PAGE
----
Not the most recent episode, though. In "Teddy Perkins", we're introduced to an extremely eccentric man who looks like ... well, I don't know, like a man who used too much bleach on his skin. At one point, reference is made to Sammy Sosa (Vulture had a piece devoted specifically to all the pop-culture references in the episode). When Darius, who has met Teddy Perkins, tries to describe Teddy's face, he tells his friends to Google "Sammy Sosa hat". This is what I got when I did the search, although I knew what to expect:

Sammy sosa hat

It helps to understand that Sosa is a dark-skinned Dominican who uses bleaching cream.

Anyway, this is what Teddy Perkins looked like:

Teddy perkins

The story unfolded in such a way that you were never quite sure if we were seeing Darius having a dream. But the conclusion, with two dead bodies and a freaked-out Darius, seemed to suggest this all really happened. It will be interesting if next week makes any reference to this.

Oh, and the person playing Teddy Perkins? The show's star and creator, Donald Glover, who also appeared in his regular role as Earn.

One other thing ... the show ran over by five or so minutes (not all that unusual for an FX series), and had no commercial breaks. The latter added to the overall weirdness.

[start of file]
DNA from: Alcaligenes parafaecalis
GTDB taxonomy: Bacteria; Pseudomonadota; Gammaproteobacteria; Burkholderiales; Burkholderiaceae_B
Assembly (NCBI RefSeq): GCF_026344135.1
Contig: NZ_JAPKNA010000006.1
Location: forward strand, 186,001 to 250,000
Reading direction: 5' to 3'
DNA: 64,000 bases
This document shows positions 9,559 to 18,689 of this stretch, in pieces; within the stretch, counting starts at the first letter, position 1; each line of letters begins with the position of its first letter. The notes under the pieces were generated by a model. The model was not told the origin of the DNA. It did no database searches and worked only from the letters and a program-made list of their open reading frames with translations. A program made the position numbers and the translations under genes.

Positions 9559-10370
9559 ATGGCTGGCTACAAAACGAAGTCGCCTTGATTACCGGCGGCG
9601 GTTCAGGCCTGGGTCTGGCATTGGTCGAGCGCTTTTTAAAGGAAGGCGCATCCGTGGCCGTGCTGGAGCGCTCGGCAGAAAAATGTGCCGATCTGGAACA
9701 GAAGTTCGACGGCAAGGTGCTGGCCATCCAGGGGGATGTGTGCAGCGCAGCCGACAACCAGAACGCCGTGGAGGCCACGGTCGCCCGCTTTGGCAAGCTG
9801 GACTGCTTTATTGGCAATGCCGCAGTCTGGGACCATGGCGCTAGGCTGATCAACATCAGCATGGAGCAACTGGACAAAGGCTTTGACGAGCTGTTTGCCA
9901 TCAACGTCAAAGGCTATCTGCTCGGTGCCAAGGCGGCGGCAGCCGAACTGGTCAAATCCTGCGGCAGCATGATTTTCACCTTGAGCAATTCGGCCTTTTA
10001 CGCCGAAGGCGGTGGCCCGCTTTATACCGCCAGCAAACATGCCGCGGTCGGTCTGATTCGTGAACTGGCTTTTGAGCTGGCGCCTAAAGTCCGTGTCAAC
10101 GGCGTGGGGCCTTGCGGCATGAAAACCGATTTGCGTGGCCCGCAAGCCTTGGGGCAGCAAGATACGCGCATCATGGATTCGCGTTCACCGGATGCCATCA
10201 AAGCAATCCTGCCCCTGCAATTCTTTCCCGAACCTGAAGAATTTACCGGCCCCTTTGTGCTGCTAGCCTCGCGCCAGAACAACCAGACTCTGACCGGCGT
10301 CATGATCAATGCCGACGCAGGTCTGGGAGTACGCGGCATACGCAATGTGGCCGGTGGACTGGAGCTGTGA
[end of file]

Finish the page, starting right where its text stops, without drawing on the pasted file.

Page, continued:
creature features: the incredible shrinking man and zombieland

The Incredible Shrinking Man (Jack Arnold, 1957). An acknowledged classic of 50s sci-fi. My memory was that the special effects were weak, and the philosophical conclusion silly. But I'm glad I gave it another watch, because I was wrong. Sure, the effects are not up to the standards of today, but they work in the context of the movie. We are regularly surprised by the gradual shrinkage of the man, and while his battles with cat and spider might be done better today, I don't think we'd do any more to improve the excitement. As for that "I still exist!" ending, it's not nearly as dumb as I remembered. Grant Williams does a fine job in the title role. The Thing from Another World and Invasion of the Body Snatchers are my two favorite 50s sci-fi movies, but The Incredible Shrinking Man isn't far behind. It's Jack Arnold's best film.  #874 on the They Shoot Pictures, Don't They list of the top 1000 movies of all time.

Zombieland (Ruben Fleischer, 2009). This is an enjoyable zombie movie, with some of the feel of Edgar Wright's films. The zombies are MacGuffins ... this is actually a road movie, with Woody Harrelson playing the grownup. All four of the main cast are good (including Jesse Eisenberg, Emma Stone, and Abigail Breslin), but it's Harrelson who walks away with the film as a badass with a Twinkie obsession. There's also a great cameo ... most reviews I've read tell you who the person is, but that seems wrong in a spoiler-ish way, so on the off chance you haven't seen this nine-year-old movie, trust me, you'll like the cameo.